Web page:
For forty years, the Children of Israel were sustained by “bread from heaven,” instilling in them the recognition that sustenance comes entirely from G-d; that no matter how much a person toils to earn his livelihood, he receives no more, and no less, than what has been allotted him from Above.

The challenge is to retain this recognition also after entering the land and making the transition to “bread from the earth.” Even when we are nourished by bread which we earn by “the sweat of our brow,” we must remember that, in truth, our sustenance comes from G-d, and that we never receive an iota more or an iota less than what is allotted us from Above.

(The Lubavitcher Rebbe)

 

 

 

 

 

 

Humor

A boy with a monkey on his shoulder was walking down the road when he passed a policeman who said, “Now, now young lad, I think you had better take that monkey the zoo.” The next day, the boy was walking down the road with the monkey on his shoulder again, when he passed the same policeman. The policeman said, “Hey there, I thought I told you to take that money to the zoo!” The boy answered, “I did! Today I’m taking him to the movies.”

Announcements
Please say Tehilim for a complete Refuah Shelemah for our friends:
 Mr.Curtis Katz . Hebrew name: Tzadok Hacohen ben Esther
Mrs. Barbara Glazer : Baila Gittel bas Mindel
Menachem Mendel ben Menucha Rochel
Huna Yael ben Mindel
Mindel Bayla Bas Chana Esther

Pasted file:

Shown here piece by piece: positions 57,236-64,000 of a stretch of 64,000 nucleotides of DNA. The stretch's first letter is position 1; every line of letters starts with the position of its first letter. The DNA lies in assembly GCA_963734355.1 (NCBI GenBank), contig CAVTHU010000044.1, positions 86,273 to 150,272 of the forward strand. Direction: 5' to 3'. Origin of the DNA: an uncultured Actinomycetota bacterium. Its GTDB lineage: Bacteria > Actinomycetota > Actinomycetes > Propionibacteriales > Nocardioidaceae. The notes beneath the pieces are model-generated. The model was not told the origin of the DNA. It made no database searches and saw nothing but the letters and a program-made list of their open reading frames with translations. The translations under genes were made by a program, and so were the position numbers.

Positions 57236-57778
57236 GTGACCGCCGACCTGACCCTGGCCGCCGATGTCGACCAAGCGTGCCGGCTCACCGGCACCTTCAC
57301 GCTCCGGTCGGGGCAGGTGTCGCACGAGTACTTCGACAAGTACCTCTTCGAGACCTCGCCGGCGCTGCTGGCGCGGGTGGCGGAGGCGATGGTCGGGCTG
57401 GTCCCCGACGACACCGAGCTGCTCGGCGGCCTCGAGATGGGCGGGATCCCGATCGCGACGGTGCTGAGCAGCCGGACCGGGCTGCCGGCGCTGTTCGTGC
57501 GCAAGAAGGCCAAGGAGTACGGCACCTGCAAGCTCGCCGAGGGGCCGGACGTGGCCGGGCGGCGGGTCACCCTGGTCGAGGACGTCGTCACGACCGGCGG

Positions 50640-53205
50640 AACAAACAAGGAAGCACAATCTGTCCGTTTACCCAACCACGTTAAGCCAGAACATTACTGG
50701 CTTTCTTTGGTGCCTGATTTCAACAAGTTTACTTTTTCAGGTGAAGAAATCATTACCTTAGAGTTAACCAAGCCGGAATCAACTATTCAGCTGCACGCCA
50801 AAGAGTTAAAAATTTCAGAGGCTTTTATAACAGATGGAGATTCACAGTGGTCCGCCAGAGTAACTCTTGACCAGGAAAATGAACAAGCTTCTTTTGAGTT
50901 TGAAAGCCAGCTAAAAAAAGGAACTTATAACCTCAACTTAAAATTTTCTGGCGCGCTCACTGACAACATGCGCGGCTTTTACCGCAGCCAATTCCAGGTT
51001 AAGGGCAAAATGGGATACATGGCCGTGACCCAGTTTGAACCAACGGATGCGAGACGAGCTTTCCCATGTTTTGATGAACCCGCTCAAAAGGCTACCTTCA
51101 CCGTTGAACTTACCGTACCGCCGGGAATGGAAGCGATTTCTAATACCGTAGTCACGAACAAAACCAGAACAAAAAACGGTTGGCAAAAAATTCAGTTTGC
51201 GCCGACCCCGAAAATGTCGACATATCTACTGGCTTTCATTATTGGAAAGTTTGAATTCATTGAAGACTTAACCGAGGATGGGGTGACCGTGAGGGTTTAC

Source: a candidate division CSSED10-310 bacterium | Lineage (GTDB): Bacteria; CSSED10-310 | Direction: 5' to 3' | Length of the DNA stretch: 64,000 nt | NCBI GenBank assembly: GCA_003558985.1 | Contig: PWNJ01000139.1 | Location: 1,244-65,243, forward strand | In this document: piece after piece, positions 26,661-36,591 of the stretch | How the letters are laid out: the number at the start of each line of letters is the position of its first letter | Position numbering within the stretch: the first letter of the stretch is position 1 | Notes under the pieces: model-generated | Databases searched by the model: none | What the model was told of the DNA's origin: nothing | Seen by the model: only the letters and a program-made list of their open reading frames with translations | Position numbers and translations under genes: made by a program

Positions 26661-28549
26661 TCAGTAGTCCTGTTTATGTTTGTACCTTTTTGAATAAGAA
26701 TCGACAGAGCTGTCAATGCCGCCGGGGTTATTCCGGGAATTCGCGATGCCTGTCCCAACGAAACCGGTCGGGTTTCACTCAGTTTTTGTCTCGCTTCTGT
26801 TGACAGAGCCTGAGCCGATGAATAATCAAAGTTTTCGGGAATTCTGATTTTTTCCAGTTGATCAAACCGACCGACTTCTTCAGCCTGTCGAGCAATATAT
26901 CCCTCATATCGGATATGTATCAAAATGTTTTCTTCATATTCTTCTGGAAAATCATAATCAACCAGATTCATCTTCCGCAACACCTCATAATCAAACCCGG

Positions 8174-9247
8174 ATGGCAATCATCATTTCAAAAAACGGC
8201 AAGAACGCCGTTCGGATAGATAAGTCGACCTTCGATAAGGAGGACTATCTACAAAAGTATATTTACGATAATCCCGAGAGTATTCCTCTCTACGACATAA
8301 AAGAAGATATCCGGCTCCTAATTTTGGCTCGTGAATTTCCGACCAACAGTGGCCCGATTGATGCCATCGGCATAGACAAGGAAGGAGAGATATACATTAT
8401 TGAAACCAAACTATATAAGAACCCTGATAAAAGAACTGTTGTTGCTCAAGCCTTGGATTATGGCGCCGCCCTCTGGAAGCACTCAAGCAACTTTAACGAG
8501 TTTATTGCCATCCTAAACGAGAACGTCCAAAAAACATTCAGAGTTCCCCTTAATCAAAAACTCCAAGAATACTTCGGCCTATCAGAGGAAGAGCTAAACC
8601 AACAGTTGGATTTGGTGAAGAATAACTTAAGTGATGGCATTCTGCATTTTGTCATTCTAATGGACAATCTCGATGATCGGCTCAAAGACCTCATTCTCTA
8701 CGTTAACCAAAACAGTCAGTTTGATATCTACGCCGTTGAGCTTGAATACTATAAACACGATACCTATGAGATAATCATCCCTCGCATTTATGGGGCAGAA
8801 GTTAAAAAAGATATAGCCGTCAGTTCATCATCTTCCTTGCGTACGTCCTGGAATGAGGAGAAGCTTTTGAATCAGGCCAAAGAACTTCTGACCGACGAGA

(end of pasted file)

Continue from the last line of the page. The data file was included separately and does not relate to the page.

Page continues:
Simone Pearl Pincus Har-Even, Hebrew name: Sima bas Mindel
May we only share good news!
Please contact us to have a Mazal Tov or Announcement placed here to share with the community.
845.876.7666 or Rabbi@sixminuterabbi.com
Candle Lighting Times:  

Friday, August 15
Light Candles at: 7:39 pm
Shabbat, August 16
Shabbat Ends: 8:40 pm
If you or someone you know are in need of candles and/or information about lighting Shabbat candles, please contact the RJC at 845.876.7666 
Chabad offers a wide range of programs for the entire Jewish community. No membership is necessary, and we welcome all — regardless of affiliation or background.

Chabad provides a non-judgmental, welcoming environment for Jewish families and individuals to explore our rich heritage.

Posted in Chabad Dutchess, Jewish, Red Hook, religion, Rhinebeck, Rhinebeck House's of Worship, Rhinebeck Jewish Center, Village of Rhinebeck | Tagged , , , , , , , , , , | Leave a comment

A Taste Of Israel with the RJC

Rhinebeck Jewish Center
   
 
 
In solidarity of our brethren the RJC is proud to offer
A Taste Of Israel 

Sunday August 17th, 12:00 PM @ the RJC
Recite a special prayer for the safety of our brethren in the land of Israel and enjoy an authentic Israeli Lunch featuring Falafel, Shwarma, Pita, Hummus, Salads and more accompanied by Israeli music and atmosphere.

Come and celebrate our beautiful and courageous homeland by experiencing some of the most fun and delicious Israeli traditions.

See you there!
Rabbi and Rebbetzin Hecht 

Visit our website for the full flyer
 
Find us on Facebook
Join the Rhinebeck Jewish Center Facebook group and stay updated on upcoming events!
Posted in Uncategorized | Tagged , , , , , , | Leave a comment

Isaiah 53 Poem by Nicholas Hayes

Isaiah 53 Poem by Nicholas Hayes